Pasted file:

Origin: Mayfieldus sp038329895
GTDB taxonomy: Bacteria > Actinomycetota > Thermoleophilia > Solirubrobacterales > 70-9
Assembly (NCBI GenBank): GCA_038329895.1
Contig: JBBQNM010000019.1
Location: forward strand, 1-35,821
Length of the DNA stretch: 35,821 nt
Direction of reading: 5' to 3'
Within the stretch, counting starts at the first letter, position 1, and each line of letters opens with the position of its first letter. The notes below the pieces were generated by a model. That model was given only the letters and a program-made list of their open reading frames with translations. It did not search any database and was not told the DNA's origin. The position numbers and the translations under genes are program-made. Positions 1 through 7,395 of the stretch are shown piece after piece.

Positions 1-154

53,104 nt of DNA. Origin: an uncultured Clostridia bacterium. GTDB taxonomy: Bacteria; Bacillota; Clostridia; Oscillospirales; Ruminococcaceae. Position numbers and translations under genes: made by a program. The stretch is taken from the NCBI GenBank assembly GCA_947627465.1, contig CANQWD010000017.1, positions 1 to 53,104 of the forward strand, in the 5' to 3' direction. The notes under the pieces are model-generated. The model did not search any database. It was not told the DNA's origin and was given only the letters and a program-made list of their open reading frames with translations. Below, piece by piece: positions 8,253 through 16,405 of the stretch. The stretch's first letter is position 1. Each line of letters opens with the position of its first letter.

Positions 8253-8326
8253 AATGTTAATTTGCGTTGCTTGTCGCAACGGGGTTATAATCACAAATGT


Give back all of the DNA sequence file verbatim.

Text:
Origin: Mayfieldus sp038329895
GTDB taxonomy: Bacteria > Actinomycetota > Thermoleophilia > Solirubrobacterales > 70-9
Assembly (NCBI GenBank): GCA_038329895.1
Contig: JBBQNM010000019.1
Location: forward strand, 1-35,821
Length of the DNA stretch: 35,821 nt
Direction of reading: 5' to 3'
Within the stretch, counting starts at the first letter, position 1, and each line of letters opens with the position of its first letter. The notes below the pieces were generated by a model. That model was given only the letters and a program-made list of their open reading frames with translations. It did not search any database and was not told the DNA's origin. The position numbers and the translations under genes are program-made. Positions 1 through 7,395 of the stretch are shown piece after piece.

Positions 1-154

53,104 nt of DNA. Origin: an uncultured Clostridia bacterium. GTDB taxonomy: Bacteria; Bacillota; Clostridia; Oscillospirales; Ruminococcaceae. Position numbers and translations under genes: made by a program. The stretch is taken from the NCBI GenBank assembly GCA_947627465.1, contig CANQWD010000017.1, positions 1 to 53,104 of the forward strand, in the 5' to 3' direction. The notes under the pieces are model-generated. The model did not search any database. It was not told the DNA's origin and was given only the letters and a program-made list of their open reading frames with translations. Below, piece by piece: positions 8,253 through 16,405 of the stretch. The stretch's first letter is position 1. Each line of letters opens with the position of its first letter.

Positions 8253-8326
8253 AATGTTAATTTGCGTTGCTTGTCGCAACGGGGTTATAATCACAAATGT